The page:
Monday, June 22, 2015

Family Ziplining

There are lots of opportunities to go ziplining in Patagonia, one in every town. Pagatonia is into outdoor adventure tourism, with touts for ziplines (tirolesa), horsebackriding, rockclimbing, 4x4 rides, and trekking.  The kids had been talking about going on a zipline since Ushuaia, where there is a course through the trees at the bottom of the ski slope leading up to Glaciar Martial.  So in El Califate, we found a zip line course that would allow adventurous 5-year-olds and decided to go for a ride.  We found this one by walking down the main drag in El Califate and stopping in at their storefront booking office.  For some reason, both this activity and the fossil walk we did later in the week were not in the guidebooks, and both were great.

The course was on an estancia, of course.  Every estancia tries to make the biggest possible tourist buck out of their resources.  This estancia, Cerro Frias, had a fancy hotel, ziplining, 4x4 riding and other activities, as well as a restaurant/outfitting area.   Like with many day activities, the estancia van picked us up in our hotel and took us to the estancia, about 20 K outside El Califate towards the mountains.  Those 20 K made a big difference in the vegetation, as the closer you are to the mountains, the more precipitation.  And since the estancia is close to Lago Argentina, which was formed as glaciers retreated, it's lucky enough to have a big hill with a nice valley and 2 parallel ridge lines.   I'm unclear if this is a foothill or a glacial moraine. They use the ridge lines to run the zipline across the gorge.  So we weren't in trees in the woods, but rather zipped from one ridge line to another over the 500 M wide gorge.  It was awesome.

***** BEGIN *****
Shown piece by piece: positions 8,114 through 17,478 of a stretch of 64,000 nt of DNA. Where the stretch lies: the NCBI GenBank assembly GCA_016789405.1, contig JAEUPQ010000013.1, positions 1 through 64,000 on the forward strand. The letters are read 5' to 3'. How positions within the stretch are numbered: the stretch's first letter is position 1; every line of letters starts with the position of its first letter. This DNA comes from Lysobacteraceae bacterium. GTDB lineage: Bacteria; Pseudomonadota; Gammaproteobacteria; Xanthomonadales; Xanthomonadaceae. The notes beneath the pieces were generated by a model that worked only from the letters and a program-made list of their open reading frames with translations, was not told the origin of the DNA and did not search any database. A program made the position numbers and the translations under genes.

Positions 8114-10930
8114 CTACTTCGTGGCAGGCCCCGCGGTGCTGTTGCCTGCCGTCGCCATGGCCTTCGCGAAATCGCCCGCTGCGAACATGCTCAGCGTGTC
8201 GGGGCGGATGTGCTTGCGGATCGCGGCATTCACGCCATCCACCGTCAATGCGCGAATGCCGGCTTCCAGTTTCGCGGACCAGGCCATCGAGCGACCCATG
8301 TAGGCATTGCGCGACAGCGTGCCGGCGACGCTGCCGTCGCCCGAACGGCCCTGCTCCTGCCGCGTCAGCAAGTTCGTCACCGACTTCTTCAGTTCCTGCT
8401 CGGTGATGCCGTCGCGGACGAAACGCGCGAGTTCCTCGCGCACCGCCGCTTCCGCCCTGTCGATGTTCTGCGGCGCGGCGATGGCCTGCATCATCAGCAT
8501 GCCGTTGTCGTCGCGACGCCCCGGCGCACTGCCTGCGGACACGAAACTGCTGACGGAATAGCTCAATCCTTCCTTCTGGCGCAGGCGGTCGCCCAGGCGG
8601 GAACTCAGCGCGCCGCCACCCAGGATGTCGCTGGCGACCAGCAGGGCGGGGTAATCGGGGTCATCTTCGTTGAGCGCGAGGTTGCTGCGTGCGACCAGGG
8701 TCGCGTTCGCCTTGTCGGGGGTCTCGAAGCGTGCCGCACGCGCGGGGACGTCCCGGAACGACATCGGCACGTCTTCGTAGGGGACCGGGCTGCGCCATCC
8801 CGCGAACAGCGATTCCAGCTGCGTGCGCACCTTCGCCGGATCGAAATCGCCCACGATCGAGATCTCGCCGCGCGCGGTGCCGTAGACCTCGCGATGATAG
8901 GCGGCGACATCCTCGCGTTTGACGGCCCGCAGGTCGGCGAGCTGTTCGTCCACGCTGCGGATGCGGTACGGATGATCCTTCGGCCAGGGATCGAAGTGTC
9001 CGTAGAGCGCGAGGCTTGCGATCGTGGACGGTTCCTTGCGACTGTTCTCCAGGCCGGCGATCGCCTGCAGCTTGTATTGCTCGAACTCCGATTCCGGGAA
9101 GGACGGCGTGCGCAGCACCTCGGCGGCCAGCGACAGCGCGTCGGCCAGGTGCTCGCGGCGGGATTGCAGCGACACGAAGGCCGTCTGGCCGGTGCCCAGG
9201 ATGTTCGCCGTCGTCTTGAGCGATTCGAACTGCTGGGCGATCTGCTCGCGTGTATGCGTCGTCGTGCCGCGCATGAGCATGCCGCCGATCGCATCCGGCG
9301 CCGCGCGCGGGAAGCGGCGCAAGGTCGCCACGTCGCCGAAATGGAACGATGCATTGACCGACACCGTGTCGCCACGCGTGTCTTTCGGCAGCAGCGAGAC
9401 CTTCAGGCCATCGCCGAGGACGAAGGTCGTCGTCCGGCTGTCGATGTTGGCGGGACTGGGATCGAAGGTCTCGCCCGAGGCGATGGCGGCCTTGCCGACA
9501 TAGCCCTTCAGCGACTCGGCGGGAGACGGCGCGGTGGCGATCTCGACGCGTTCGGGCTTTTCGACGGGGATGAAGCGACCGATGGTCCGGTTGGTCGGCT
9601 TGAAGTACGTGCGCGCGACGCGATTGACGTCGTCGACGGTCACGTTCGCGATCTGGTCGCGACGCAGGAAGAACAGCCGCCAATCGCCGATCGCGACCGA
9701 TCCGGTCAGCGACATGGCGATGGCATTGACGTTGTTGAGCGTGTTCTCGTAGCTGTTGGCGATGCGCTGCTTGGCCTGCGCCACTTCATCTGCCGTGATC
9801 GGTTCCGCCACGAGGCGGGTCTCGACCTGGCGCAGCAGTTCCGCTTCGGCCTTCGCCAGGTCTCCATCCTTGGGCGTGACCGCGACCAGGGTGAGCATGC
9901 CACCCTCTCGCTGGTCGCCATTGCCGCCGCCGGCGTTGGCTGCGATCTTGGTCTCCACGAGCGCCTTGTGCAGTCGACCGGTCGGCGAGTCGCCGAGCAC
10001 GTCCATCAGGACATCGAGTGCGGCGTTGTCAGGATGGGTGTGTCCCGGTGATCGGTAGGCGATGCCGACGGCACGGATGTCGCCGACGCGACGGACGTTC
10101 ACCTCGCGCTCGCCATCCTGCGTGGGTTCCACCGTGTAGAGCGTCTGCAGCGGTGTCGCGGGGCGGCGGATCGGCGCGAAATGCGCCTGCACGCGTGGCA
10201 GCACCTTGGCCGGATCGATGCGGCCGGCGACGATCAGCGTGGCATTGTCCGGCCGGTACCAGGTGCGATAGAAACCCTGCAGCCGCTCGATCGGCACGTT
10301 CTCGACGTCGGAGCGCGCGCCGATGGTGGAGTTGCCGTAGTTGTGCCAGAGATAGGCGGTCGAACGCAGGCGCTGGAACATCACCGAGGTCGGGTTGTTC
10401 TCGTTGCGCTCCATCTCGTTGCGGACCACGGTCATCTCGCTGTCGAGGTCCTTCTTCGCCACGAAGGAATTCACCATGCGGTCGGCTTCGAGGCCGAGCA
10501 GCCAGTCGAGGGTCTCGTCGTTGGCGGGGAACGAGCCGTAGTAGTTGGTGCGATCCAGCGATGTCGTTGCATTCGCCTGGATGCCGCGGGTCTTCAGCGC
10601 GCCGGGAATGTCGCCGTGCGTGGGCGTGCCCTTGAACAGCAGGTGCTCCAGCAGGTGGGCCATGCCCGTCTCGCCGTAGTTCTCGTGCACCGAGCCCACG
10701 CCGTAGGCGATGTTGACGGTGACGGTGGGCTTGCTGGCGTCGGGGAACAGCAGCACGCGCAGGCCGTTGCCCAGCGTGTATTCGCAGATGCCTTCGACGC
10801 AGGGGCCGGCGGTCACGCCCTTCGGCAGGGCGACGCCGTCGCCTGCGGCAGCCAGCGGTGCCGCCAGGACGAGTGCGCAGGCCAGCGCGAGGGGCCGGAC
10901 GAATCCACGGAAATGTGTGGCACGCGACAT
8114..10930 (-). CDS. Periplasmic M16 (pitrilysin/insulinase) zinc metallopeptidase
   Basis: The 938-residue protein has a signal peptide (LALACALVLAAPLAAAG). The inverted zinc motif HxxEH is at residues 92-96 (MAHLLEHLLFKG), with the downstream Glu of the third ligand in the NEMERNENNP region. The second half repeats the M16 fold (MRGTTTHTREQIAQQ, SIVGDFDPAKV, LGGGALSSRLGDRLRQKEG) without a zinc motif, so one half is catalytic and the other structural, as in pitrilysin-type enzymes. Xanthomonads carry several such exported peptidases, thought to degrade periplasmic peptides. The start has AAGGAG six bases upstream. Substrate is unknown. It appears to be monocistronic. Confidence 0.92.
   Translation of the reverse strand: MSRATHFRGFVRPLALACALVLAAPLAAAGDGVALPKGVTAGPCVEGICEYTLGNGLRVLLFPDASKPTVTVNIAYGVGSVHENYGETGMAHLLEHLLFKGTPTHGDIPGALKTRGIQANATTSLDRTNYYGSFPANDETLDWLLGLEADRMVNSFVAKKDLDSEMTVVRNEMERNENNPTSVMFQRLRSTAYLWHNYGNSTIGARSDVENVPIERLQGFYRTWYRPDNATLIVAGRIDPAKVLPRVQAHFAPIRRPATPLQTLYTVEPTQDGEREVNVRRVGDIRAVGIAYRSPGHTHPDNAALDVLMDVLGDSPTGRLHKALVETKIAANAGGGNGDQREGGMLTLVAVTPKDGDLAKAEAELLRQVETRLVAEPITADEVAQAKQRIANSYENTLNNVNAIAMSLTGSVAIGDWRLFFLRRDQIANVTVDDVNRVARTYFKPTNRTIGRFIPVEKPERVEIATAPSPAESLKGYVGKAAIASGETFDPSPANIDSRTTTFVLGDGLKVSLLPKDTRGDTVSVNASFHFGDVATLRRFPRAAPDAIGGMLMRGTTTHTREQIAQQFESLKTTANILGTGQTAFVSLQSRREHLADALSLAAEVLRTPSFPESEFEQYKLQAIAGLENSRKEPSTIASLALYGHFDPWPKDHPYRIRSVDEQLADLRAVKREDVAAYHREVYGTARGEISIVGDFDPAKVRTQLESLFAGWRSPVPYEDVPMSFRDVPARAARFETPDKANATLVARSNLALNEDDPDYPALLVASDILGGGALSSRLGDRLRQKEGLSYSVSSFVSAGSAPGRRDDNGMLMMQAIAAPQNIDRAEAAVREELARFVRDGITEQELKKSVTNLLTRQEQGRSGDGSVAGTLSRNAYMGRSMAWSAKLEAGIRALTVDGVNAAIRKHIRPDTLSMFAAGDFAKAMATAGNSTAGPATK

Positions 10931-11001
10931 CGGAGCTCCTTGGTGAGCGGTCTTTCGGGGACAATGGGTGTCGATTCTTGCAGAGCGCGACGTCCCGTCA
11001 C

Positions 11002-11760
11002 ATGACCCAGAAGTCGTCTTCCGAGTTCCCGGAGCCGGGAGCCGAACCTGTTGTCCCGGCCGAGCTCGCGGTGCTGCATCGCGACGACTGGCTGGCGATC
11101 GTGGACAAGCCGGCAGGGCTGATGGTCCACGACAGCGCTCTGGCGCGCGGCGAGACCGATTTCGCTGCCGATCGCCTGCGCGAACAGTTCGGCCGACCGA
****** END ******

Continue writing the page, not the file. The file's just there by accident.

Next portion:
First, we got fitted up there in helmets and harnesses.   From there, we went uphill on a 4x4 track to the first platform.
From the parilla/gear shop, there was  a great view back of over the estancia's piece of Patagonian prairie, with a view of Torres del Paine, Chile, in the distance.  That part of the estancia was good for grazing, and the few patches of green are fields of alfalfa that they grow with irrigation to supplement the livestock's diet.  There are also some free-range guanaco under the trees.

The part we were on for the zipline was also used for cattle, and we passed a few overhead. 

Our zip lining guides were great.  They called Silas "Puma" as he was into pumas, the apex Patagonian predator,  and Maeve "Pluma," or feather.  Mike and I were Mama and Papa.  There were several other folks in our group, including a couple of rotund gentlemen, and they were called "musculoso."  The kids thought this nicknaming was great, as the guides talked back and forth on their radios, letting the other side know who was coming so they'd be ready for the landing and getting the OK.  Silas wanted very badly to go on his own, but he was generally too light and went hitched onto Mike.

Maeve had a great time.  Except for one time when she rode tandem with me, giving us enough mass to go a bit faster, she went on her own.  You can see the take off pad on the other side of the canyon.

On the last run, they let Silas go on his own because there was enough downward pitch that he could make it to the end.  He was screaming and doing acrobatics the whole 500 M.  An awesome day.

No comments: